Town plans won't kill character

The landscape architecture firm engaged to give Eden a makeover says it is not looking to “reinvent the wheel”, and is keen to preserve the town’s iconic look.

Spiire Australia and Bega Valley Shire Council representatives spoke to residents at a Community Listening Post event on Thursday, giving locals a chance to provide feedback on the firm’s draft design principles and options.

Spiire representative Tim Buykx takes locals through draft design principles and options for the makeover of Eden.

Spiire representative Tim Buykx takes locals through draft design principles and options for the makeover of Eden.

Tim Buykx, Spiire’s Senior Associate of Landscape Architecture and Urban Design, said the major points raised by locals related to mobility issues, pedestrian crossings and visibility at intersections.

The original plans developed as part of the Action on Imlay project involved removing some of Imlay Street’s central median masts to accommodate disabled parking, but Mr Buykx said Spiire would keep the town’s character intact.

“We’re not proposing to make any major changes to Imlay Street,” he said.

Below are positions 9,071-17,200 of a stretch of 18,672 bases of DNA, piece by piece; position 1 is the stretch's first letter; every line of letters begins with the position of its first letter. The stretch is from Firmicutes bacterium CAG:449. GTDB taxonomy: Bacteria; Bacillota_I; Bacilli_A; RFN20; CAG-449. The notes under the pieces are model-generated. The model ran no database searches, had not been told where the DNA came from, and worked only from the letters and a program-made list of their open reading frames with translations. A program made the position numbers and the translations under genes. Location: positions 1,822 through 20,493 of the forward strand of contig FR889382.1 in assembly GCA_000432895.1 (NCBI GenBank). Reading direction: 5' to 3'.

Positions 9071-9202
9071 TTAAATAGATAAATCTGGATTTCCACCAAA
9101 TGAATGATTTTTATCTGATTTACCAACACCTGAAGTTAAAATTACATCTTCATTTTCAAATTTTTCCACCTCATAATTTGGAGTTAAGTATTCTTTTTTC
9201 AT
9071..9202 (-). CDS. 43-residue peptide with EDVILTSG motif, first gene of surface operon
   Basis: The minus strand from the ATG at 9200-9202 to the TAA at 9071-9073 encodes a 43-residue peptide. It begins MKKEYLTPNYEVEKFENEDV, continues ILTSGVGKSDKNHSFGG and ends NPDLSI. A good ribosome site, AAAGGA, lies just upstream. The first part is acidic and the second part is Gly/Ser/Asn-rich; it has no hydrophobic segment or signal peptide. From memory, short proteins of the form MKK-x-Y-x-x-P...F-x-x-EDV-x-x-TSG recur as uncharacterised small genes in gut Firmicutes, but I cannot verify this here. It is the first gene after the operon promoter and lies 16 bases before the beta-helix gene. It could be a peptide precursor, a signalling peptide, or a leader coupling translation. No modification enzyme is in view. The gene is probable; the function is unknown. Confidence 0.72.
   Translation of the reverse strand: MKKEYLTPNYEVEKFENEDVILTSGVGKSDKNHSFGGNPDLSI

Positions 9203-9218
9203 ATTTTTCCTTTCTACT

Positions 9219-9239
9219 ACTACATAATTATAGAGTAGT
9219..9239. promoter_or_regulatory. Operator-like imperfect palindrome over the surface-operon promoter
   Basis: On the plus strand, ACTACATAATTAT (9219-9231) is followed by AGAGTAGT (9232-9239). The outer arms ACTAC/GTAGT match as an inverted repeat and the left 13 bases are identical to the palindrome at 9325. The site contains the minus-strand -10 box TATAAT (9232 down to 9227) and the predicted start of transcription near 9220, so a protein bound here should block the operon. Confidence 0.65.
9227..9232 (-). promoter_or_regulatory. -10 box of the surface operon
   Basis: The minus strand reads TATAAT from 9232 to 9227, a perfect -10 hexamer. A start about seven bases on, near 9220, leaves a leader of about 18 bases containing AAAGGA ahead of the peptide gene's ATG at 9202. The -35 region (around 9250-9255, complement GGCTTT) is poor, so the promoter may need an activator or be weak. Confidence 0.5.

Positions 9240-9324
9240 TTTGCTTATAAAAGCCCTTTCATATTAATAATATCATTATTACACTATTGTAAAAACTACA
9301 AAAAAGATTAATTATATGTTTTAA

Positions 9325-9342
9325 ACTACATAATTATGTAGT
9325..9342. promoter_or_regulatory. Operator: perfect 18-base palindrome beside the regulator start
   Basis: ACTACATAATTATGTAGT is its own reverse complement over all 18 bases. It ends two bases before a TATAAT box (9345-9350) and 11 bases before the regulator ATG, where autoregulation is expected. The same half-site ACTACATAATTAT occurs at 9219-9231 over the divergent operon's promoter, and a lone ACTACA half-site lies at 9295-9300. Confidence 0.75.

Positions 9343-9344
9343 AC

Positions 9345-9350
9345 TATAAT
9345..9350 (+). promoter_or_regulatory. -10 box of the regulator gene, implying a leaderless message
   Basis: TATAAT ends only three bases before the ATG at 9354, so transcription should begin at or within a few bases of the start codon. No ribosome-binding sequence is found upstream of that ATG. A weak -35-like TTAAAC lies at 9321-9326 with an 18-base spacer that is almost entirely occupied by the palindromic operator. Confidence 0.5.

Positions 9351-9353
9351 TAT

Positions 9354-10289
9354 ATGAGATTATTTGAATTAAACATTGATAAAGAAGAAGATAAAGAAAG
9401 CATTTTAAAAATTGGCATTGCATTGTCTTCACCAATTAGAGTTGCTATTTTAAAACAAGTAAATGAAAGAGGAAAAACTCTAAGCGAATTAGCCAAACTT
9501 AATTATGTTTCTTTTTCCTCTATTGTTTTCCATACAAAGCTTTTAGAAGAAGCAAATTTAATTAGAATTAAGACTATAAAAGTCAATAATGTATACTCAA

“Eden has an ageing population, so a lot of the feedback we’ve had [from residents] has related to mobility issues, and providing safer access for people in wheelchairs.

“We’ve also had feedback [regarding visibility] on the intersection near the Killer Whale Museum.

“There were quite detailed plans developed by the Action on Imlay group, so it’s more of an implementation game than a reinvention game.”

Mr Buykx said Spiire had met with Bega Valley Shire Mayor, Cr Bill Taylor, on Wednesday, to discuss their progress, and would again meet with councillors on Friday.

He said their input would play a major part in preparing draft master plans, which will again be made available for public feedback next month, with Eden to be looked at before the CBD areas of Bega, Merimbula and Bermagui.

The original plans to have work begin in winter are likely to be delayed, with this round of community feedback only the seventh stage of a 12-step process that began in September last year.

“We’ll be back with more detailed plans next month,” Mr Buykx said.

“The original plan was to start work in winter, but I’d say that it’s more likely that we’re looking at six to 12 months.”

To register your details and keep up to date with the project, visit the project website at

Residents can also provide their feedback by completing a community survey on the website, which closes on Friday, March 21.